Do Size and Weight Matter in an Electric Car?

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©. Porsche

The new all-electric Porsche Taycan weighs in at about three tons. That means a lot of upfront carbon emissions.

After I wrote somewhat negatively about the Hummer EV, wondering how much truck, how many batteries, how much acceleration people need on the road, I got attacked in comments for writing "a hate-filled report with a lot of misconceptions." People evidently take discussions about cars seriously.

But I am going to be a glutton for punishment and double down on the Porsche Taycan, an all-electric rocket. The Turbo S model can do 0 to 60 in 2.6 seconds thanks to its 750 horsepower and 1,389 pounds of batteries, which contribute to a curb weight of 5,121 pounds and a Gross Vehicle Weight of 6,327 pounds. Imagine, a sports car that's too heavy to drive on the Brooklyn Bridge.

Two taycans

© Porsche

This brings us back to our discussion of sufficiency. How much speed and acceleration does anyone need, and at what cost? I have no idea what the upfront carbon emissions from making this car are, but suspect it's north of 60 tonnes. And for all that money and power, this thing has abysmal range, rated by the company at 192 miles.

It also eats a huge amount of electricity. According to one Tesla fanboi site,

Porsche's new Taycan electric car is the least efficient electric car ever created. Its total efficiency was 69 MPGe, which is low for a modern electric car, as well as its nominal range of 201 miles from a single charge. This also means with an average power consumption of 49 kWh per 100 miles, the Taycan Turbo gobbles through nearly twice the power of the Tesla Model 3 Long Range which uses an average 26 kWh per 100 miles.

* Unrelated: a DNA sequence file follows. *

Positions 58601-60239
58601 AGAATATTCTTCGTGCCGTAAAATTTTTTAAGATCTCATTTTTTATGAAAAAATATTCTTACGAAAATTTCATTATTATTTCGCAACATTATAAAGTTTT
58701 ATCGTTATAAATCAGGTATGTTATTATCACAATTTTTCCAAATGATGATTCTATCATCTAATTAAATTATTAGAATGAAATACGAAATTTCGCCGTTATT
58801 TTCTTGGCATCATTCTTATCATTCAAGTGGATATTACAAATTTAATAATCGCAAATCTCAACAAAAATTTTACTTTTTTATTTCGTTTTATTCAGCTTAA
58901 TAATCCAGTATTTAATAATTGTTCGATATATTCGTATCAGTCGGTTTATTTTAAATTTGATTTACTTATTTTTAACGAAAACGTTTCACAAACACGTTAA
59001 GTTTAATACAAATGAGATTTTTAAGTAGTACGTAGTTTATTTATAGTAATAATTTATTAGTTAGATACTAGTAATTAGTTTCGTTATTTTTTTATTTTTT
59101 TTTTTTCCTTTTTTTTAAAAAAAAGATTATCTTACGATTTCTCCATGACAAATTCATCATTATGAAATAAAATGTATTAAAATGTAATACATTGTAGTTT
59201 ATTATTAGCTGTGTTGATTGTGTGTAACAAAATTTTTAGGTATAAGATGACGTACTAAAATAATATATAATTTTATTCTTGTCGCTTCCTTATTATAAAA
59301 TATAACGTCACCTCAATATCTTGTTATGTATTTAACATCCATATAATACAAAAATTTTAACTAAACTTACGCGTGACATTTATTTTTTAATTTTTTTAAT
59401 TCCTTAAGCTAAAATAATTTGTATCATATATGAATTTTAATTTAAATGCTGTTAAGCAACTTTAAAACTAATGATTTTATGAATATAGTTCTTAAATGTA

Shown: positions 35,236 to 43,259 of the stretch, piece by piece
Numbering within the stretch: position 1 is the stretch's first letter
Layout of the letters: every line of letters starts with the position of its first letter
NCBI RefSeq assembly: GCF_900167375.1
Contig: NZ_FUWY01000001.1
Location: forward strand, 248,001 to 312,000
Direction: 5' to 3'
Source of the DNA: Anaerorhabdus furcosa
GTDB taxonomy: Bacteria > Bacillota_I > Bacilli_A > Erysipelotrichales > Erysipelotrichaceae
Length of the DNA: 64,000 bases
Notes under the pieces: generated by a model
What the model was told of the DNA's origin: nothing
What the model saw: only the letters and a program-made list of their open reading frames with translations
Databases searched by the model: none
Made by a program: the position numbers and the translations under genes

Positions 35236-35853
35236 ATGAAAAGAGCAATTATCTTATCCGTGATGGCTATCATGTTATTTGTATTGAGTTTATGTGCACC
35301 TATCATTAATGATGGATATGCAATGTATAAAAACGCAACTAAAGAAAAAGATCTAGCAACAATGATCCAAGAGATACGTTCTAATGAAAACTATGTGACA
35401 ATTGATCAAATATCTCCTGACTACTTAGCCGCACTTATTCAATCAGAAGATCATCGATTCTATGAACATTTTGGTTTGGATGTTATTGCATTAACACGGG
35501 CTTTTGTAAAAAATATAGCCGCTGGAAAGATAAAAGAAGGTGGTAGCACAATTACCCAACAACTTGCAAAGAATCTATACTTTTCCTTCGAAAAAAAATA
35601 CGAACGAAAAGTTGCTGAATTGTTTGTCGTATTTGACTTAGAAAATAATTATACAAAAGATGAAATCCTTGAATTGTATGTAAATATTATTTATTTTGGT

Taycan interior

© Porsche

Without even discussing the energy mix in the USA, where the power is getting cleaner every day, efficiency still matters. And for most electric car purchasers, range matters. Eva Fox of the fanboi site Tesmanian (and a Tesla owner) quotes the CEO of VW, who says they were concentrating on performance and that "range was not a top priority.”

In reality, the Porsche attitude is detrimental to the development of electric vehicles as a whole. Consumers have high expectations for a brand that has been producing stunning sports cars for many years. But, after this purchase, almost any person will be very disappointed and will think that the EVs is a big problem, because you have to charge it so often. This may become an obstacle for some people to switch to environmentally friendly transport.

Everybody is competing to make the biggest and the fastest electric cars and trucks, consuming more materials in their manufacturing, taking up more space. Porsche could probably build 3 electric cars the size and weight of its classic 356 out of the stuff in this one Taycan, and it would probably be a lot more fun to drive.

When I wrote about the Tesla model X being too heavy to cross the Brooklyn Bridge, I got lots of comments like "This is the most verbose piece of simplistic 'writing' I have read in a while. And why a site called 'treehugger' should be complaining about electric cars is beyond me." But weight actually matters a lot. Making steel, aluminum and batteries all cause environmental degradation and carbon emissions. Making electric cars heavier means they consume more electricity, which has an environmental cost however it is made. Heavier cars produce more particulate emissions, even when they are electric, from tire wear and non-regenerative braking. The amount of stuff we use to make things matters.

If we are going to cut our carbon emissions enough to live in a 1.5 degree world, then every tonne of embodied or upfront carbon emissions matter. According to the CEO,"Volkswagen accepts climate responsibility.” Perhaps then it shouldn't be making 3 ton rockets, electric or not.